The 988 hotline is the nation’s most comprehensive mental health crisis service and can provide crucial help to those in emotional distress. If you’re thinking about suicide but not taking steps to act on it, 988 is unlikely to call law enforcement without your consent. Instead, 988 counselors can provide resources, referrals and a kind ear. However, if you’re at imminent risk and could act on a plan to kill yourself, police may be called, and you could be taken to a hospital involuntarily.
Sonyia Richardson, a licensed clinical social worker who owns a counseling agency that serves mostly Black and brown clients in Charlotte, N.C., said she didn’t immediately tell her clients about 988 when it launched. Even though she’s a member of her state’s 988 planning committee, she said she needed time to develop trust in the service herself. When she learned at a recent committee meeting that fewer than 5% of 988 calls in North Carolina led to a law enforcement response, she felt reassured.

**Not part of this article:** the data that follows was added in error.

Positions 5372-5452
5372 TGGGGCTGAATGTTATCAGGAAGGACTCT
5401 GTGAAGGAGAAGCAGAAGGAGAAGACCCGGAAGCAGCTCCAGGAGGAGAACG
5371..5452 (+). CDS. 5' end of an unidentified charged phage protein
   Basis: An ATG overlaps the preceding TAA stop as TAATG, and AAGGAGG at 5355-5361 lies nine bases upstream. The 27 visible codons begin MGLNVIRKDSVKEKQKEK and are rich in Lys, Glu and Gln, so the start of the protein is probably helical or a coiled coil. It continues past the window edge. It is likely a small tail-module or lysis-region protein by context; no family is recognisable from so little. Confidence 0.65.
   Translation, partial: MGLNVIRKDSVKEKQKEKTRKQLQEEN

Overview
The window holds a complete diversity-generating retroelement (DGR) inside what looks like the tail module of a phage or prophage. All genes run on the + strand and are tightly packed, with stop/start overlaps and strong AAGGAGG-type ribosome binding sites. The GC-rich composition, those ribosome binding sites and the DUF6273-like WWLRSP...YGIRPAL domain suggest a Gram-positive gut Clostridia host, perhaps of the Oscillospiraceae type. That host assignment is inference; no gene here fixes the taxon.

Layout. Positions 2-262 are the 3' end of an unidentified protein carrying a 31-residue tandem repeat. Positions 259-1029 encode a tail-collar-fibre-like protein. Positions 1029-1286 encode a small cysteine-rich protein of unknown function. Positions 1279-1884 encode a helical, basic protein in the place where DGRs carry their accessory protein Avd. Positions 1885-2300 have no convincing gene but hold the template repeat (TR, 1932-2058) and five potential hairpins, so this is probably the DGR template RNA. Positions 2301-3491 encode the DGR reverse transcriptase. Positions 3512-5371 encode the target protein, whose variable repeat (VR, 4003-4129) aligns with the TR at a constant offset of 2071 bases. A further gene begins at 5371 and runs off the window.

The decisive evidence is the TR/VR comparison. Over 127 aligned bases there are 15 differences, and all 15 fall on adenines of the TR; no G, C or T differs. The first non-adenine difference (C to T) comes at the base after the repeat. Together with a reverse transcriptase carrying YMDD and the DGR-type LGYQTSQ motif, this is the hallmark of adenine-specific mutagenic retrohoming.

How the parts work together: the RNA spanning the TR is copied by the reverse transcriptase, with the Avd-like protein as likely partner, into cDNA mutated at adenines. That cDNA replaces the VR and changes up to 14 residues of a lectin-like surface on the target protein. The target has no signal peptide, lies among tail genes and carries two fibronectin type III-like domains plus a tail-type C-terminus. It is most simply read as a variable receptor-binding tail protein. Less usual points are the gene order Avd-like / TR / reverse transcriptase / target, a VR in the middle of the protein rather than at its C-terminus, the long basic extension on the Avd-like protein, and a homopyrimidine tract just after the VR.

“There are going to be issues perhaps with 988, but it might be one of the safer options for us,” Richardson said. With suicide rates increasing among Black Americans, the community needs more ways to save lives, she added.
If I don’t want to call 988, do I have other options?
Although the U.S. doesn’t have a national, government-run mental health hotline that pledges not to call police without callers’ consent, several alternatives that are smaller than 988 aim to decrease law enforcement involvement.
“Warm” lines are one option. They’re typically staffed by “peers,” people who have experienced mental health challenges. They focus less on crisis intervention and more on emotional support to prevent crises. You can find a directory of warm lines by state here.